Can fears about Google’s ‘total information’ approach be solved by a clear log in request?

Far be it from Google to court controversy, but it appears that CEO Eric Schmidt has captured the imagine of MSM (mainstream media) with his thoughts on how one of the world’s best known brands will predict our every need and want with products like iGoogle.

Hell, even the Independent got all tabloid with a front page splash on how ‘Google is watching you’.

“The goal is to enable Google users to be able to ask the question such as ‘What shall I do tomorrow?’ and ‘What job shall I take?'” says Eric.

Despite the implications, I’m still surprised at the widespread reaction to this story. The front cover of the Indy, sure, but second lead story on the cover of the Financial Times? Please.

Has everyone forgotten this very same debate back when MSM first caught on to the story of how ad networks used cookies to personalise browsing experiences?

That said, the advice back then was simple – don’t accept cookies. Although everyone’s a bit hazy on how Google’s new wotsit works, it looks like user sessions will be tracked and recorded to improve a user’s experience – all without the need for cookies.

You know what? I don’t care. In fact, I think it’s a Good Thing.

It matters not a jot to me if Google is furiously scurrying its duck legs under water to make my life easier. If I can spend less time wading through poorly written websites, then bring it on.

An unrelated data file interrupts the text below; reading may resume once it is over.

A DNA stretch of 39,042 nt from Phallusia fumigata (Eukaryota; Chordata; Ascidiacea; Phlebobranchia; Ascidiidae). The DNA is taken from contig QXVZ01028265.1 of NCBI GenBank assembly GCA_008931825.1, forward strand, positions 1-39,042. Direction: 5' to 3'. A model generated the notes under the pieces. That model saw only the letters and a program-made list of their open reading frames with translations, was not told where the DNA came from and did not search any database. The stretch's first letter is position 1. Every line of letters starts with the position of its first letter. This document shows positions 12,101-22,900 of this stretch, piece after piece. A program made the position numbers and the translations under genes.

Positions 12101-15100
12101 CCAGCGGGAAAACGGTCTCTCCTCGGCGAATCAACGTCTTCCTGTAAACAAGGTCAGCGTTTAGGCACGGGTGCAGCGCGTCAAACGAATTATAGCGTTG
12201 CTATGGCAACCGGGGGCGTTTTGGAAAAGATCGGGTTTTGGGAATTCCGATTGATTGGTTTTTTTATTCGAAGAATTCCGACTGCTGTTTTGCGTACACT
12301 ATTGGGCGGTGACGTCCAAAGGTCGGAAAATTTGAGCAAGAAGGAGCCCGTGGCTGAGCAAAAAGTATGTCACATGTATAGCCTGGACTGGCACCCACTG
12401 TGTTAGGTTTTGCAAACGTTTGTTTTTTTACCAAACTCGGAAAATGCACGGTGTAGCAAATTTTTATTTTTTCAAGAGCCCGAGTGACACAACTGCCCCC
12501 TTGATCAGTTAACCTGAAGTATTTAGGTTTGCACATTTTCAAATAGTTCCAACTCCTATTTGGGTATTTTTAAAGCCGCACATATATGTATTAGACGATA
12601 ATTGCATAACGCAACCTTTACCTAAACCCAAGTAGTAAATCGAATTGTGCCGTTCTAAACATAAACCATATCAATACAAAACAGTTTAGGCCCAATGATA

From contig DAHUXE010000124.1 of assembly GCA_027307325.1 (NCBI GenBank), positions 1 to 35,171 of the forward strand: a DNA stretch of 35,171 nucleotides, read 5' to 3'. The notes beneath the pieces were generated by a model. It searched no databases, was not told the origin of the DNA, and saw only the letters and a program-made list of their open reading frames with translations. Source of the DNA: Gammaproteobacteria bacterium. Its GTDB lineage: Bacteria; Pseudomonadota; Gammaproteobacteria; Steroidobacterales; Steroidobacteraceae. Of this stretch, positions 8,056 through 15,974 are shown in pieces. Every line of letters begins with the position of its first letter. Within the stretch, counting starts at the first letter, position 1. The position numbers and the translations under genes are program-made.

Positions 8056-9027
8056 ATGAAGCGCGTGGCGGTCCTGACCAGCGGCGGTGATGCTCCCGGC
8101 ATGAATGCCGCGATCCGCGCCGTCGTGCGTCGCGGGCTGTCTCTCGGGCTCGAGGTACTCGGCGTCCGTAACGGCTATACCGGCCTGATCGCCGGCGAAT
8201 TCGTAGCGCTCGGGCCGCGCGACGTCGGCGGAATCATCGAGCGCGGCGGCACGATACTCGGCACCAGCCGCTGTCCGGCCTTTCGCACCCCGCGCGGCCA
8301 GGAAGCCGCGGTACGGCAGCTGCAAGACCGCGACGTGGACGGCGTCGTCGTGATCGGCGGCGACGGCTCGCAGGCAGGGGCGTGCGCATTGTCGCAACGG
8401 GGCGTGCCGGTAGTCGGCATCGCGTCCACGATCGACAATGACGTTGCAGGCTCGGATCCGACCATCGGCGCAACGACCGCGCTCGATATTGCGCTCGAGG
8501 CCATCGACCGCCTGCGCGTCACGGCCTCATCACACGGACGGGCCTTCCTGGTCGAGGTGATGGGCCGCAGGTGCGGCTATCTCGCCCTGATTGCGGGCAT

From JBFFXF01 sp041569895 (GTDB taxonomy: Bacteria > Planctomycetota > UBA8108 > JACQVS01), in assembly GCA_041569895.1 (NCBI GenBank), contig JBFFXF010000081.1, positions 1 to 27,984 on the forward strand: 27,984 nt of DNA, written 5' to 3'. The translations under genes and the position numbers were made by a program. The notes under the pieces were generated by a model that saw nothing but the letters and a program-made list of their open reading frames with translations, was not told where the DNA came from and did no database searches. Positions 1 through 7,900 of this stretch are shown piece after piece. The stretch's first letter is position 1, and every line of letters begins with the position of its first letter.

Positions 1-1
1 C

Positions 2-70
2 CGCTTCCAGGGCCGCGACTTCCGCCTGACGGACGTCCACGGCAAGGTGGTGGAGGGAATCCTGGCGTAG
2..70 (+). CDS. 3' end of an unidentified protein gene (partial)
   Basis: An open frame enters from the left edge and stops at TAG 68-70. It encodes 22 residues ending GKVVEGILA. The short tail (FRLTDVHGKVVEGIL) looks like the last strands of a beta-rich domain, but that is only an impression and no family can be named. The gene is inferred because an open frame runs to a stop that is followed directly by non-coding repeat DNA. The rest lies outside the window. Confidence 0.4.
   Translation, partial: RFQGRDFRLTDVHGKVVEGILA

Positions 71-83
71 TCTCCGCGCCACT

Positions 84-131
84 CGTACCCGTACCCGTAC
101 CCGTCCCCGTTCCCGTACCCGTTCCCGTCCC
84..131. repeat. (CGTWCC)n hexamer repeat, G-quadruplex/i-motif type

This is nothing new, Yahoo has offered a personalised ‘AI’ like service on its music services for years. Log in, play music, rate the tracks as you go along and soon, you’ll have your own video jukebox tailored to your tastes.

But – and it’s a big but – Yahoo makes a point of asking you to log in to optimise the service. Would we have an iGoogle type reaction to the Yahoo service if it suddenly started predicting my music tastes without me asking it to? Call me naive but I want the peace of mind that I’m logging in before my details are recorded and tracked.

There’s a word missing from all the stories I’ve read in the MSM’s stories about iGoogle – transparency. Clearly tell users what you’re doing and why you’re doing it. If it’s for the good of the advertiser AND the user then say so. Hell, even go so far as making a big deal of the service on the log in page and explain how it’ll improve my browsing experience. Watch me sign up!

Empower the user to improve their session and they’ll love you for it, even if it does comes at the cost of being served super targeted ads for ipods and Lynx deodorant.

So, well done to Google on the PR assault – just back it up with a dedicated and transparent set of terms and conditions on user’s log in pages.